Do you want a versatile,
imaginative coach who will carefully guide you through writing your book?
Lee Pound and I've spent most of my life doing things most people would
never attempt without thorough training.
becoming a newspaper editor with only six months full time experience,
taking a chief financial officer job with no formal accounting experience,
writing novels and non-fiction books, speaking to large groups with no training in speaking
skills, and putting on a world-class seminar for speakers with no previous
sounds like I'm nuts or crazy, think again. Most of the greatest achievers
made their first splash as complete novices. They had an idea, a passion and
they followed it wherever it took them. Sure, some failed. But many
succeeded beyond their wildest dreams.
there is everyone else, the perpetual students who are never quite ready to
act, who take class after class and find guru after guru, only to end up
empty-handed. They dream year after year of writing a book but never start. Meanwhile, they work at some boring job in corporate America
wishing they could do what they really wanted to do. Pretty soon the job
defines who they are and traps them for years.
It doesn't have to be like
doesn't take years of training to be a success. It takes action. It takes a
willingness to risk failure. It takes a willingness to risk rejection. The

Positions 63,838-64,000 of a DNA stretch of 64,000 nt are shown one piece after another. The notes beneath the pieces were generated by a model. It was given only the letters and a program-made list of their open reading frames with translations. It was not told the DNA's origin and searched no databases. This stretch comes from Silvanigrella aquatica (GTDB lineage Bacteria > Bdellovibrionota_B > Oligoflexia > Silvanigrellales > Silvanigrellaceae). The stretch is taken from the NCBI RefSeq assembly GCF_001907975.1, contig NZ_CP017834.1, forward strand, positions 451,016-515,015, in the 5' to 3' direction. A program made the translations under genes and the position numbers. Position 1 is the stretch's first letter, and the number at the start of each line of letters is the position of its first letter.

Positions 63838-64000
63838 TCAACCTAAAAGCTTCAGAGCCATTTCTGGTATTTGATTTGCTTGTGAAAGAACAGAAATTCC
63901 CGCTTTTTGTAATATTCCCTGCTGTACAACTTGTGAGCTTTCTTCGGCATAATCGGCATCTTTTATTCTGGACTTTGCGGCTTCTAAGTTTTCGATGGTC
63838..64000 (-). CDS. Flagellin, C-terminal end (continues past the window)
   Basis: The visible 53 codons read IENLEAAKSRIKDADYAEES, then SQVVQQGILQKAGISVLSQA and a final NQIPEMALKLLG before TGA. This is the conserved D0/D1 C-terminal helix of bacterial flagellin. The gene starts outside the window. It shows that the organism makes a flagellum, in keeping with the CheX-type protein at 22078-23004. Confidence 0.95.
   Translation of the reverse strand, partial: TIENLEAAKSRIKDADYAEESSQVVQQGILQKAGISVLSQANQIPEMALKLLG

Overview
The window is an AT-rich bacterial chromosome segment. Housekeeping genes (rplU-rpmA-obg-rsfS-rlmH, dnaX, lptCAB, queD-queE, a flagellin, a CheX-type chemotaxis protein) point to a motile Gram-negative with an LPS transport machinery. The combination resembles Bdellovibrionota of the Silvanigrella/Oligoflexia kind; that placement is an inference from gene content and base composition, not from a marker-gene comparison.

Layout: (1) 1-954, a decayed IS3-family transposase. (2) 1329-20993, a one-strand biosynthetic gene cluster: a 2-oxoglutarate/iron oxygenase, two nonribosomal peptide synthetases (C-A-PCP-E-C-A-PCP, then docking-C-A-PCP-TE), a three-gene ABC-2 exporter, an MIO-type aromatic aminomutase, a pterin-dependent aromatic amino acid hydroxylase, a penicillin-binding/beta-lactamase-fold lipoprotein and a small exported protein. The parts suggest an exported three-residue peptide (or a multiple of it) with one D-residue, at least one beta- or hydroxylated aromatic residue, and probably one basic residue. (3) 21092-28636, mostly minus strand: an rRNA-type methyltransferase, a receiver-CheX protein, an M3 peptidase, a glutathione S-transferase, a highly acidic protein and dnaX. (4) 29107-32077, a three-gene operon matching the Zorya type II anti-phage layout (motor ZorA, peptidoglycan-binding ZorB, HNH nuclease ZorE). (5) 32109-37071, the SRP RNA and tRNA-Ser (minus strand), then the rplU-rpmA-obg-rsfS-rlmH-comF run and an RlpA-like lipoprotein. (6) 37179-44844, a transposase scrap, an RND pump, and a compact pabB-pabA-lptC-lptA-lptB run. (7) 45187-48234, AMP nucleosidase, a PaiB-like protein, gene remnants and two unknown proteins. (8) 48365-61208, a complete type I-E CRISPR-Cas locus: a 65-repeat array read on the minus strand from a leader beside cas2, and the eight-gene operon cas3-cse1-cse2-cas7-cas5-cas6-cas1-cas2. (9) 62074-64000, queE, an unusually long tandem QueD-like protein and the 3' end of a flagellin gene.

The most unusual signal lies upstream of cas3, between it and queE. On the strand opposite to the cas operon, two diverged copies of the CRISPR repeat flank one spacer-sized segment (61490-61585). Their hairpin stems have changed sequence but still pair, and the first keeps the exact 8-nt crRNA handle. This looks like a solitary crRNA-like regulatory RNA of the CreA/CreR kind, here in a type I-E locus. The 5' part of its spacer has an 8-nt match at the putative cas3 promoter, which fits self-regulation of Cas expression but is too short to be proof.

only way to write your book is to start writing, submit it to an editor,
take the bad news and go back and do a rewrite. In all areas of life, if you
never hear criticism, you're not risking enough.
I never fell for the corporate America trap. And yes, I never had the fancy
office 50 stories up, the limousine, the power sports car, the big boss
yelling at me, the 20-hour days or week long business trips, office
politics, and the lack of satisfaction.
for smaller companies. I learned every aspect of how a business runs, how to
write news stories, design newspaper pages, give speeches to large crowds,
write fiction, write non-fiction, tell stories, work with shareholders and board members of a public
corporation, coach and edit writers, hire and fire employees. I even took
acting classes. All because I wanted to, not because I had to.
What does this mean for you?
you're stuck in a job you don't like, trying to start a business but can't
get clients, want to speak or write a book to help grow your business and
present you as an expert but don't know how,